In this eye-opening account, Cal Newport debunks the long-held belief that "follow your passion" is good advice.
Not only is the cliché flawed - pre-existing passions are rare and have little to do with how most people end up loving their work - but it can also be dangerous, leading to anxiety and chronic job hopping.
After making his case against passion, Newport sets out on a quest to discover the reality of how people end up loving what they do. Spending time with organic farmers, venture capitalists, screenwriters, freelance computer programmers, and others who admitted to deriving great satisfaction from their work, Newport uncovers the strategies they used and the pitfalls they avoided in developing their compelling careers.
Matching your job to a preexisting passion does not matter, he reveals. Passion comes after you put in the hard work to become excellent at something valuable, not before.
In other words, what you do for a living is much less important than how you do it.
With a title taken from the comedian Steve Martin, who once said his advice for aspiring entertainers was to "be so good they can't ignore you", Cal Newport's clearly written manifesto is mandatory listening for anyone fretting about what to do with their life, or frustrated by their current job situation and eager to find a fresh new way to take control of their livelihood. He provides an evidence-based blueprint for creating work you love.
So Good They Can't Ignore You will change the way we think about our careers, happiness, and the crafting of a remarkable life.
©2012 Cal Newport (P)2012 Hachette Audio
Say something about yourself!
Yes!!! Every breathing being needs to read/listen to this book; it will make/save you thousands of dollars.
The entire book is filled with disruptive concepts; I would recommend reading/listening to the entire book.
Not one in particular
It made me realize I have been approaching entrepreneurship the wrong way all along.
If I could, I would donate a copy of this book to every single high school graduate.
I love books that make me think differently about things I've heard my whole life. like you have to find your passion and then find a job that matches your passion. this book shows how that is not true.
the most important thing you can do is gain career capital. work on skills that make your current job more fulfilling. I like this concept, I have some goals to work on now.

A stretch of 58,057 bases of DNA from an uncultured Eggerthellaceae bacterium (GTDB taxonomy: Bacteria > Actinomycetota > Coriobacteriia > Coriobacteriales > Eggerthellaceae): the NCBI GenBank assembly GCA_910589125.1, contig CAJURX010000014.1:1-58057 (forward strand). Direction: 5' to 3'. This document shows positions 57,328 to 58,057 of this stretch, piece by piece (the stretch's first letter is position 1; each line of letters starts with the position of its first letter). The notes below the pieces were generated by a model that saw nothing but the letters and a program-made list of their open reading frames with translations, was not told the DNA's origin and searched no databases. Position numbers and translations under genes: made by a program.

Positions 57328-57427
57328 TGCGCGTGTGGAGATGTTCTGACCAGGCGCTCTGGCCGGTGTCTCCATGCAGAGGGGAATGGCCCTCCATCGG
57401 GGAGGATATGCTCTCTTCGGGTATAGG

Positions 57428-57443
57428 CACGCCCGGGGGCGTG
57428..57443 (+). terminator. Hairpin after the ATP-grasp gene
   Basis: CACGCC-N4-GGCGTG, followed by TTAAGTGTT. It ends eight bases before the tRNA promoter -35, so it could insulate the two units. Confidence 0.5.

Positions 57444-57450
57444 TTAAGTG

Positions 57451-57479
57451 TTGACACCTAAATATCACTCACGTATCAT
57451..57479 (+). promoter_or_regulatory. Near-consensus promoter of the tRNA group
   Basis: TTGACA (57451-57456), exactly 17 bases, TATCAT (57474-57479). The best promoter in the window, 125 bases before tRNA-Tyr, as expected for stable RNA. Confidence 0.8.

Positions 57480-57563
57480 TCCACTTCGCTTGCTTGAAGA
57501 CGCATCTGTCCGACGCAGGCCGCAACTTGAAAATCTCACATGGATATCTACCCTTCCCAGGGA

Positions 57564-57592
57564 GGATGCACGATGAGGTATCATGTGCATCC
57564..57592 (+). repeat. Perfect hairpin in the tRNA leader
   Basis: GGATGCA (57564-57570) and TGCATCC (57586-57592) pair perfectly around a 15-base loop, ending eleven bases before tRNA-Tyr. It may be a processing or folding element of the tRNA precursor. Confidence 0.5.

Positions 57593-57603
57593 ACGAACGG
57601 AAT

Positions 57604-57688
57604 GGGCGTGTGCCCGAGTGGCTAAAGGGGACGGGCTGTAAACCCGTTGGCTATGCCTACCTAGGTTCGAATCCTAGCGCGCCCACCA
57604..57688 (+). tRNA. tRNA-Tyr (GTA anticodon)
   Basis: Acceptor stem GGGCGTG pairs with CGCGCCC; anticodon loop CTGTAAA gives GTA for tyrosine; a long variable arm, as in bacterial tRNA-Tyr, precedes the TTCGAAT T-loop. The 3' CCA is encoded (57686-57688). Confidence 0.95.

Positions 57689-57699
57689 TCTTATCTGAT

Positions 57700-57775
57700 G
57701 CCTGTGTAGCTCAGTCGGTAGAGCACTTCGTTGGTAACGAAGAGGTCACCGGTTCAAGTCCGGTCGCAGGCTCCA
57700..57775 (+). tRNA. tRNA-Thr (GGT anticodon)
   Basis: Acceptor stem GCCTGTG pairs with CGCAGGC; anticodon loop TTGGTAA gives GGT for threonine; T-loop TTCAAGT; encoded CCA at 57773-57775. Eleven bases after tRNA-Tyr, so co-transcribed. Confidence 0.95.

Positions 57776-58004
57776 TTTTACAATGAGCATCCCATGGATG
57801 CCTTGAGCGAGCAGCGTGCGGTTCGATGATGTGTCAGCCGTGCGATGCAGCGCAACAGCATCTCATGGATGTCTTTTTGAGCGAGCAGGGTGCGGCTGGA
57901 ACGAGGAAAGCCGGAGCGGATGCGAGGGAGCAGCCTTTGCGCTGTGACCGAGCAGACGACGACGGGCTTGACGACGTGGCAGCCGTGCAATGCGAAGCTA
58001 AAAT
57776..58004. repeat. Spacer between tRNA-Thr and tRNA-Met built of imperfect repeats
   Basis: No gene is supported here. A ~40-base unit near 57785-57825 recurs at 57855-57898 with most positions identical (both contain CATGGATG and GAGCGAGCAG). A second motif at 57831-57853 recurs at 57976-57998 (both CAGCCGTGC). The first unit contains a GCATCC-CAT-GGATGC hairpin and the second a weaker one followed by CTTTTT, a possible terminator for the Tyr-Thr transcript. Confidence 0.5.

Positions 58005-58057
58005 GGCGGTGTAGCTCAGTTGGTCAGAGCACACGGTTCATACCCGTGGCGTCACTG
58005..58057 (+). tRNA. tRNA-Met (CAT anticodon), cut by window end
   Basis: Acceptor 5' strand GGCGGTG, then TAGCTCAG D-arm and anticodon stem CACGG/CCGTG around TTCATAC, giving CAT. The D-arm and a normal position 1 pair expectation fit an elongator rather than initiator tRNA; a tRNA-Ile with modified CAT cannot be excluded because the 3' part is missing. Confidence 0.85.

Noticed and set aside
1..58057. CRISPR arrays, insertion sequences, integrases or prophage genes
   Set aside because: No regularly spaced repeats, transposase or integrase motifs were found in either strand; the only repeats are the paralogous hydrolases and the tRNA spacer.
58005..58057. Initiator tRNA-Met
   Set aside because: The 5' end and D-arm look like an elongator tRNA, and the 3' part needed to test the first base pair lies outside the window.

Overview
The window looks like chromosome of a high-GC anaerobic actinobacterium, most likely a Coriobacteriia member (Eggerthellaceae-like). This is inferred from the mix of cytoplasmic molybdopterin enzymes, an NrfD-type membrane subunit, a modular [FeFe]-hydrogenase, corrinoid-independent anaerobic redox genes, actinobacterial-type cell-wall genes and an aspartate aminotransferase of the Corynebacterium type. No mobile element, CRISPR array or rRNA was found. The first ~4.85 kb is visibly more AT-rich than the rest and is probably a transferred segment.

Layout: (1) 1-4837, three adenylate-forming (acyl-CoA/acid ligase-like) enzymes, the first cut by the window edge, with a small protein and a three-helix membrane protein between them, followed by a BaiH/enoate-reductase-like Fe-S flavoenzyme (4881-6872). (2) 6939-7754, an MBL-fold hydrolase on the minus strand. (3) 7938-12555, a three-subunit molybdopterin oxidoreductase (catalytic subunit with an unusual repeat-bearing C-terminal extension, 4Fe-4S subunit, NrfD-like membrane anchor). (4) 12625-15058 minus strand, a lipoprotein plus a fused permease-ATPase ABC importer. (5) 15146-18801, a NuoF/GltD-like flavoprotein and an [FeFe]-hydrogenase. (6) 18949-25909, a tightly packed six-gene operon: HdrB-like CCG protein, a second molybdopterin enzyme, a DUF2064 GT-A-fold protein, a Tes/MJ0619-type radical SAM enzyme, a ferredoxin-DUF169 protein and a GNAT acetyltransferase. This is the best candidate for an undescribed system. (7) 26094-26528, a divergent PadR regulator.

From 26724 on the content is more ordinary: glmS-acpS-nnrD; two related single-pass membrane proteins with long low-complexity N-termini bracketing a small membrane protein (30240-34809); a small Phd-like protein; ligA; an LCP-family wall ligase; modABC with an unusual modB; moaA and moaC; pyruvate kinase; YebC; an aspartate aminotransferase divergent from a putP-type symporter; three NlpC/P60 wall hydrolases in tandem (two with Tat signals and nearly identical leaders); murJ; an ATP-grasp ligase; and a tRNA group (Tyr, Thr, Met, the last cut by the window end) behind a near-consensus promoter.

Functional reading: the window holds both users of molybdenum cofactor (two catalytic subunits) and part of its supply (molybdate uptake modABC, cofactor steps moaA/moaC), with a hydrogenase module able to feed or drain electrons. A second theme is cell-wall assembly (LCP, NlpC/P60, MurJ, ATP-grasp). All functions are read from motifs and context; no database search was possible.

Interesting take on the "craftsman mindset" versus the flawed "passion mindset," an idea supported by work from Daniel Pink, Malcolm Gladwell, and many others. It is absolutely true that business (and some consultants) often go in the exact-opposite direction shown by decades of strong research.
I recommend this book for entrepreneurs and lifestyle designers.
ZEN. LDS. GTD. FTW.
The book title is a little misleading. It should have been called "Triangulate" or "You're not there yet".
The book isn't really about becoming really good at something. It's about finding work in life that is satisfying and remarkable, and that is done by working at things that interest you until you land that dream job. Cal claims he debunks the idea to 'follow your passion', but in my mind he fails to because all of the people mentioned in the book followed their interests and passions and tried various things to get to their life's work or calling in life.
The perfect voice for this book and his reading was flawless.
Not for me. After listening to it I felt I didn't learn a single thing. But then again, I'm 42 and likely not his target audience.
The advice to 'follow your passion' has not been debunked by Cal's book, rather, he just injected more realism and substance to it.
The book was a refreshing break from the "do what you love and the money will follow" genre and provides practical steps to bring more craftsmanship to your work life. Highly recommended.
There is nothing new as far as useful information here. I'm not sure what world this author is from but Work Hard is not unconventional wisdom. I would give the book a lower rating but the actionable information is spot on. The book could be 1/5 as long if the author didn't focus so much on why "follow your passion" is bad advice. That is explained clearly from the start. If you don't understand that hard work is connected to happiness this book may be worth your time. The author seems to have a bone to pick as a hook. (To use a pop music term)
My main reason for a less than positive review is the information is good, but the setting is less than solid.
This book truly explains the how and why of livelihood success, 'destiny' control, and self-assured happiness in our earning lives. These are the nuts and bolts of building passion out of action, to create the niche that your own expert presence will fill.
This is presented with a thorough, well-organized, and easy to read style that makes it both digestible and memorable.
Most of us don't or didn't have a passion, now this book make it clear; don't waste time searching for your passion, instead become good at something the things that are the easiest for you. Your passion will become " to be good and to do good". I lived this way and I had a great life, full of adventure and accomplishment that give me a great satisfaction.
Very well documented with many life experiences. I had in mind the content of this book, before I read it, the elaborate approach of Cal Newport make it clear.
I will apply it with anybody for the young generation that is 'searching for a passion".
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